WU welcomes new international students

Anna Ciummo

Washburn, a long-time advocate for the education of international students, has recently welcomed about 40 new students from around the world to campus.

The students arrived last week and they come from about 10 different countries, including Saudi Arabia, China, Japan, South Korea, Austria and Nepal.

Heidi Staerkel, coordinator for Washburn’s International Student Services, has met with the students already and has brought them through their week-long orientation.

It really is exciting to see these new students coming to campus,” Staerkel said. “They’ve commented on how friendly and welcoming the campus is, and even though they’ve only been here for a week, they already feel comfortable. It’s exciting to see students settling in quickly.”

Staerkel says that Washburn has been welcoming students from abroad for decades.

They have come to campus in order to study a large variety of fields, but the most predominant degree chosen by these new students this semester is business.

I have so much admiration and respect for the students that are coming here for their degree,” Staerkel said. “There are a lot of factors that students have to adjust to in order to be successful.”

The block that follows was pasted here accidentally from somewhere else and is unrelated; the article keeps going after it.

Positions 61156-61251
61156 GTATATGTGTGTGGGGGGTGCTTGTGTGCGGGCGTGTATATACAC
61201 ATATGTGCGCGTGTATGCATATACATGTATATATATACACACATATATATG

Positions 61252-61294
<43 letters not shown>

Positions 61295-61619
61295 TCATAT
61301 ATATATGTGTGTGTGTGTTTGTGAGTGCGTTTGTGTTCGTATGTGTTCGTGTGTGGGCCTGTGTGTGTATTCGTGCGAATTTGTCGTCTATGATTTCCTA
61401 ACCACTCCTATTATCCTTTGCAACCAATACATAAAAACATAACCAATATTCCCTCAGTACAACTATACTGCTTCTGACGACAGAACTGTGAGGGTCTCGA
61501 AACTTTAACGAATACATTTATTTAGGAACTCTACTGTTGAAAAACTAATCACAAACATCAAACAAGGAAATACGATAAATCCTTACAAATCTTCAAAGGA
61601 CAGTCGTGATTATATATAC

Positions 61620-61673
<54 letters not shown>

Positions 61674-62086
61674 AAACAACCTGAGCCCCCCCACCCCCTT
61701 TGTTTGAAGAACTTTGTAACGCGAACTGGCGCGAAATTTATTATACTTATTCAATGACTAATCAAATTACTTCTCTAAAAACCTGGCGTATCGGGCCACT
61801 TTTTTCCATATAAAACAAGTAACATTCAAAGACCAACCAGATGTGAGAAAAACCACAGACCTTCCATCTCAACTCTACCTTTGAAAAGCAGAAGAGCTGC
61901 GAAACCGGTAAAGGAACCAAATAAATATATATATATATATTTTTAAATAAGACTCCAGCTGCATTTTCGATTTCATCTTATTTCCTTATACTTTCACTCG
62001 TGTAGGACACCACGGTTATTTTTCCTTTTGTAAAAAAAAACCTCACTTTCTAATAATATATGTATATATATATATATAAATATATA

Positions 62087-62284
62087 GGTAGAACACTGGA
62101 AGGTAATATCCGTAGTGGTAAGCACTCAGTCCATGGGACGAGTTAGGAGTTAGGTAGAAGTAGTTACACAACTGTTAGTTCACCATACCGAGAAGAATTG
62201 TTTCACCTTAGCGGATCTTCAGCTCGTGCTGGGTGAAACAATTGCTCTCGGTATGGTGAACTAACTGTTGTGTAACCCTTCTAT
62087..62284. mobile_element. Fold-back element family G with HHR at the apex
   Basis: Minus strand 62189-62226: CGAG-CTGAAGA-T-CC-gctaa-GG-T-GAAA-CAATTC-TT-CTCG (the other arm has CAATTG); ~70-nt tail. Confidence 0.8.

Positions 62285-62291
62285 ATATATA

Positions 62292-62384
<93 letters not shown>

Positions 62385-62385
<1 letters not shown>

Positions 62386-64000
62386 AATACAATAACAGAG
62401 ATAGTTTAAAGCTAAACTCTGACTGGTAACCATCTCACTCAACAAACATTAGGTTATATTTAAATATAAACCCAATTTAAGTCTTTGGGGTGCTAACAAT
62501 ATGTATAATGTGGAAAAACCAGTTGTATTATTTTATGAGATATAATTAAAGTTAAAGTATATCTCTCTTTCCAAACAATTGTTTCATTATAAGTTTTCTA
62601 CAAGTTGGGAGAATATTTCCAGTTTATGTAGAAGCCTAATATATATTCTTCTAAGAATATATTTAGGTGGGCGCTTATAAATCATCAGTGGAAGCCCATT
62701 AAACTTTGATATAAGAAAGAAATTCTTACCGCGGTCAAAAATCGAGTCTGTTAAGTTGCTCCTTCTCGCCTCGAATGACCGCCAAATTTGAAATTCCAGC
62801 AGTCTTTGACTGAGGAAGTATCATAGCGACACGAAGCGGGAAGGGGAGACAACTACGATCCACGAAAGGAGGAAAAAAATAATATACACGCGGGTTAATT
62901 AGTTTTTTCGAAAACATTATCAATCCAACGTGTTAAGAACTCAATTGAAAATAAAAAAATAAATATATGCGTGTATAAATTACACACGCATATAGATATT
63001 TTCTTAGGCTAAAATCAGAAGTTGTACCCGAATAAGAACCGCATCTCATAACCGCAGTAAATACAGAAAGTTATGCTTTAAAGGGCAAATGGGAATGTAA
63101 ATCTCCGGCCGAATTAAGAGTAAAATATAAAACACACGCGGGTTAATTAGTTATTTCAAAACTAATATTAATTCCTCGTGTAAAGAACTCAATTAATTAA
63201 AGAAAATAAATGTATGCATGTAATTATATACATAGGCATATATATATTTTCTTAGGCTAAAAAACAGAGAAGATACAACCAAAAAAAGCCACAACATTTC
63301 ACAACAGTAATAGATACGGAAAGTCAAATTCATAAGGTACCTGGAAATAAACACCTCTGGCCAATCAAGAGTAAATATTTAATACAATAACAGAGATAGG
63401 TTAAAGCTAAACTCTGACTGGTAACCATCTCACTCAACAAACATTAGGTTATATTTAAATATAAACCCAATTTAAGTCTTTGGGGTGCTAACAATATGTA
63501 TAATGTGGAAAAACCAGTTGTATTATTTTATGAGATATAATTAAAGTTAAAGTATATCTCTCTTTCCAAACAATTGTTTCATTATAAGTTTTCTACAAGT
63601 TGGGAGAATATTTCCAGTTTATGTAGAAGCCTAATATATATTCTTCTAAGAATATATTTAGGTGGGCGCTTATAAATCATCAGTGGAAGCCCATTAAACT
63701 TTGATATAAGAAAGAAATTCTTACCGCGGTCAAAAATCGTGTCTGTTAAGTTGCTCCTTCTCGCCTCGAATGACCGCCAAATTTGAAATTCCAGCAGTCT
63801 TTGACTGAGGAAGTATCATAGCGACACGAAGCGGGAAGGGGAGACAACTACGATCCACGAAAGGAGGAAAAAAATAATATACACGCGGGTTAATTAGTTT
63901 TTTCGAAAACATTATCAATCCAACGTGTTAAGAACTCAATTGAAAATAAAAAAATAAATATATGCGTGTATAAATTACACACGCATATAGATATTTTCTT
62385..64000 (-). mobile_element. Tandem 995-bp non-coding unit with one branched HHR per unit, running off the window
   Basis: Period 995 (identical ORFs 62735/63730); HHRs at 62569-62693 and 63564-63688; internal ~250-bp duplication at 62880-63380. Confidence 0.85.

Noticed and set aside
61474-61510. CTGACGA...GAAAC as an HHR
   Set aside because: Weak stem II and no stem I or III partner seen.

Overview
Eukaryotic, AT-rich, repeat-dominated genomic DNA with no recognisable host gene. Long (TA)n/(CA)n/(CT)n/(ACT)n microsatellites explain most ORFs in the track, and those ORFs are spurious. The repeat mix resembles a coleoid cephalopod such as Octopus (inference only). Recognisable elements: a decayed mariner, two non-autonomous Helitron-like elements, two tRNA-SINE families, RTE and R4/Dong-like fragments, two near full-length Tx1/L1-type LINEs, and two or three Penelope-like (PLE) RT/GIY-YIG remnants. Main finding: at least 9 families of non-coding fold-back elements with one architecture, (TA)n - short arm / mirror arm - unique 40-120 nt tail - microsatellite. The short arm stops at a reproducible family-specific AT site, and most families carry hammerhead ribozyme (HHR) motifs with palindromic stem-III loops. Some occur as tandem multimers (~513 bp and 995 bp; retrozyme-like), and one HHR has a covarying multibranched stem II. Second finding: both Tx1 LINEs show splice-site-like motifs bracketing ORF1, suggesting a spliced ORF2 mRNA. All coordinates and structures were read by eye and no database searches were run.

Lauren Barr, a sophomore looking toward a degree in Japanese, works with the International House and was able to meet the students during their orientation. She also works as an English tutor.

It is good for the Washburn students to see people from other cultures,” Barr said. “Many don’t know a whole lot about the world, other than what they’ve learned in school. It’s a way to bring other cultures to us.”

Barr also hopes that having new international students on campus will encourage local students to study abroad.

It gives people a more positive feeling about other cultures,” Barr said.

Both Staerkel and Barr agree that having these new students will help diversify the campus surroundings, and give other students a more accurate glimpse into the world of someone much different.

Once we have that face-to-face contact and develop a relationship [with these students], you see things through different eyes,” Staerkel said. “We don’t always have the full picture of what’s happening.

The students have just recently completed their orientation and have begun to settle in to their new home.

It really brings the world to our campus,” Staerkel said.